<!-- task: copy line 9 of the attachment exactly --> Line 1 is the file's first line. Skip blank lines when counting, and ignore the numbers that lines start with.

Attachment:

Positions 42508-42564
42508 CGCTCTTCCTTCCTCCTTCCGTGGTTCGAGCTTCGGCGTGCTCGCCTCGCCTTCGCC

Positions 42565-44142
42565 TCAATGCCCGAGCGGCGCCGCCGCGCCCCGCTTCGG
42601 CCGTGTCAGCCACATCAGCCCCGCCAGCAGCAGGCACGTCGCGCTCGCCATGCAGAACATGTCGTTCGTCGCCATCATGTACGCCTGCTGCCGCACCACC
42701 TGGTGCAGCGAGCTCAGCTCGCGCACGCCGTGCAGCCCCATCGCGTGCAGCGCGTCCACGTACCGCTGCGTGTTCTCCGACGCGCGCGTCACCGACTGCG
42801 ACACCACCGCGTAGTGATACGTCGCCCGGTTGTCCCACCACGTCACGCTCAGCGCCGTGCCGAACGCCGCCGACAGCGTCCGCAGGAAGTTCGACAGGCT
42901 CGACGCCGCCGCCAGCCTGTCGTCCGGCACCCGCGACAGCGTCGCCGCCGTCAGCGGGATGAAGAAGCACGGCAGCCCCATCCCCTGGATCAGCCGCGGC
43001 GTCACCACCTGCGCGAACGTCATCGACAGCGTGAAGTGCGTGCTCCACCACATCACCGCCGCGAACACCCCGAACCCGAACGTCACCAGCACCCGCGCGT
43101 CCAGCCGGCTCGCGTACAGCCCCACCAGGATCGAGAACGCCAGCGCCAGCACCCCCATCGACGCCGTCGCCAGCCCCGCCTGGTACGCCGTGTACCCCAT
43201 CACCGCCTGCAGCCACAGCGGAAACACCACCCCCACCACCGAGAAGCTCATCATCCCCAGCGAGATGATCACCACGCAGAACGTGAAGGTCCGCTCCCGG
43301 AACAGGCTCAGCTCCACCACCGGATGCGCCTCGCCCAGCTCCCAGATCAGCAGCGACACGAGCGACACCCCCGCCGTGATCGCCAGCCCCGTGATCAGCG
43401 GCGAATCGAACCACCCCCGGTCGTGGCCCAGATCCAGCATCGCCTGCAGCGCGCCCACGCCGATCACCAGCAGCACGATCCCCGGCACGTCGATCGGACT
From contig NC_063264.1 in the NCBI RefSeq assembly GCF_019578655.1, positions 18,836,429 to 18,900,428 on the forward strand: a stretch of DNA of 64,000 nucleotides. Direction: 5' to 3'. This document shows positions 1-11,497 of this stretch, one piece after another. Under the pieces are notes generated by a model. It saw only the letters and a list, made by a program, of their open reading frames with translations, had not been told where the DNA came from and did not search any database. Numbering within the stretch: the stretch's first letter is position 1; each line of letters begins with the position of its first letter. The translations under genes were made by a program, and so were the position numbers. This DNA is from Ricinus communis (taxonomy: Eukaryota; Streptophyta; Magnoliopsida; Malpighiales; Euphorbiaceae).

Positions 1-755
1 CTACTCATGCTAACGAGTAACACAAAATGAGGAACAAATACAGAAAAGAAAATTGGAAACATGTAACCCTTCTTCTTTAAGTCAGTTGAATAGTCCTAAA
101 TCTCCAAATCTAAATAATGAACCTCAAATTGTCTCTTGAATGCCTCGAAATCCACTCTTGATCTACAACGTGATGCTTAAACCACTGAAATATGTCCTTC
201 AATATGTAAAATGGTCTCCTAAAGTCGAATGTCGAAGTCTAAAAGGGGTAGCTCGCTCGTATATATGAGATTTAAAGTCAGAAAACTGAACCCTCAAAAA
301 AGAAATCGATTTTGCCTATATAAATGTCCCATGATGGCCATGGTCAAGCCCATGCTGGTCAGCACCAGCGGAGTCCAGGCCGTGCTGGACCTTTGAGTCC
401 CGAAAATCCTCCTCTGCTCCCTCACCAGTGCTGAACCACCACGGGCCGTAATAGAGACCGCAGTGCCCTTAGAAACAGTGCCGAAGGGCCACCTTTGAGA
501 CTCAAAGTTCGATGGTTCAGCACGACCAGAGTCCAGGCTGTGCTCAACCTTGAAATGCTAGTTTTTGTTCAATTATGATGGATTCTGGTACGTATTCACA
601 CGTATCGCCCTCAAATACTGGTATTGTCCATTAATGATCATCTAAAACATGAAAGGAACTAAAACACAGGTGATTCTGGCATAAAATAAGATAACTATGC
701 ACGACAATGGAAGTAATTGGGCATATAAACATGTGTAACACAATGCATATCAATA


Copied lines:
43001 GTCACCACCTGCGCGAACGTCATCGACAGCGTGAAGTGCGTGCTCCACCACATCACCGCCGCGAACACCCCGAACCCGAACGTCACCAGCACCCGCGCGT